The Money Laundering Control Enhancement Act of 2009 & The Money Laundering Correction Act of 2009 seek to expand the scope of 18 U.S.C. § 1956, the current money laundering statute, by amending the term “proceeds” to include the gross receipts of a criminal activity. Additionally, the House bill modifies the statute to no longer require the defendant to have purposely concealed ill-gotten money, but rather to make evidence that the money was hidden sufficient for a conviction.
The two bills are an attempt to legislatively reverse two recent Supreme Court decisions regarding the money laundering statute. In United States v. Santos, 128 S. Ct. 2020 (2008), the Court specifically limited the word “proceeds” in § 1956(a) to mean profits and refused to include gross receipts within the statute’s scope. During that same term, in Cuellar v. United States, 128 S. Ct. 1994 (2008), the Court held that the mere secretive transportation of cash was not sufficient for a money laundering conviction under § 1956. Instead, the government must prove that the purpose of the transportation was to conceal the nature, location, or ownership of criminal proceeds.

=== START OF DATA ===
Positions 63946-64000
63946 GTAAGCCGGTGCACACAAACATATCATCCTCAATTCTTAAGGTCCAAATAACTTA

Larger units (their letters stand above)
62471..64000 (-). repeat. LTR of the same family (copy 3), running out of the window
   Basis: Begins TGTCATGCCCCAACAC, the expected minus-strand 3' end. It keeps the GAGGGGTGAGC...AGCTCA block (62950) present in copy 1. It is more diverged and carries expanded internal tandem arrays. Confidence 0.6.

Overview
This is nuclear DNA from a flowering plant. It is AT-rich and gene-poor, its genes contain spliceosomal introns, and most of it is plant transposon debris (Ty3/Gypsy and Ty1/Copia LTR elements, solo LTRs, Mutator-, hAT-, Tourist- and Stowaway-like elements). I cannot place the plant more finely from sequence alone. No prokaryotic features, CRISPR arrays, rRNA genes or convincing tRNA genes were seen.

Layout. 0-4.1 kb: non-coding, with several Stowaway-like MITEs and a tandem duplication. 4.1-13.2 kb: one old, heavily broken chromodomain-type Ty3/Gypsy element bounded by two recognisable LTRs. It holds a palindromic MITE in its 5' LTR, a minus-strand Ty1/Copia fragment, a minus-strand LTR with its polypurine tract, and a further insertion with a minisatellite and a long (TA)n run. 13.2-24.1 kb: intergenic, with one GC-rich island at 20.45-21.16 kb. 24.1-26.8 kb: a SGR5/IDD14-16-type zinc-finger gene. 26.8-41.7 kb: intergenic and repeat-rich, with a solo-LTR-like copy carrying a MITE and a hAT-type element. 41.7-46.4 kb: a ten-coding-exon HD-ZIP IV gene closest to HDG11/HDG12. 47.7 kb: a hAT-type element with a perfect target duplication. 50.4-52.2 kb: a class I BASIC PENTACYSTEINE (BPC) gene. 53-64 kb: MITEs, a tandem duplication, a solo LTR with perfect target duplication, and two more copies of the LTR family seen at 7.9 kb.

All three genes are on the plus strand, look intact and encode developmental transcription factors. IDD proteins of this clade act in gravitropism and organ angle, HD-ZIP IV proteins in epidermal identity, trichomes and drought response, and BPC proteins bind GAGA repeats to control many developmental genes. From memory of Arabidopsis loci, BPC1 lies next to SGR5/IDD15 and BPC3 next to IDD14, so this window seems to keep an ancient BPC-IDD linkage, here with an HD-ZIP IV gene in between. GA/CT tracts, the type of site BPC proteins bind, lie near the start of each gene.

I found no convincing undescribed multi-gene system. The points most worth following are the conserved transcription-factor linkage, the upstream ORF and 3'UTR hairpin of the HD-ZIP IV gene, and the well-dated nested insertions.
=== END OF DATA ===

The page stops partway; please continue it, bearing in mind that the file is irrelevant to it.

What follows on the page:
NACDL believes that reversing the Cuellar decision would cast the money laundering net far too wide and result in convictions of persons who were carrying the alleged proceeds without any direct proof that the money came from drugs or other specified crimes. Furthermore, granting the government the ability to charge for both the underlying offense and money laundering for the gross receipts of the underlying offense would be “tantamount to double jeopardy.” Santos, 128 S. Ct. at 2022. For these reasons, NACDL opposes the expansion of the federal money laundering statute as proposed by S. 378 and H.R. 1793.
S. 378 is currently pending before the Senate Committee on the Judiciary, while H.R. 1793 is before the Subcommittee on Crime, Terrorism, and Homeland Security.
Resources on S. 378 and H.R. 1793
NACDL, Money Laundering Opposition Handout
Related bills S. 386 & H.R. 1748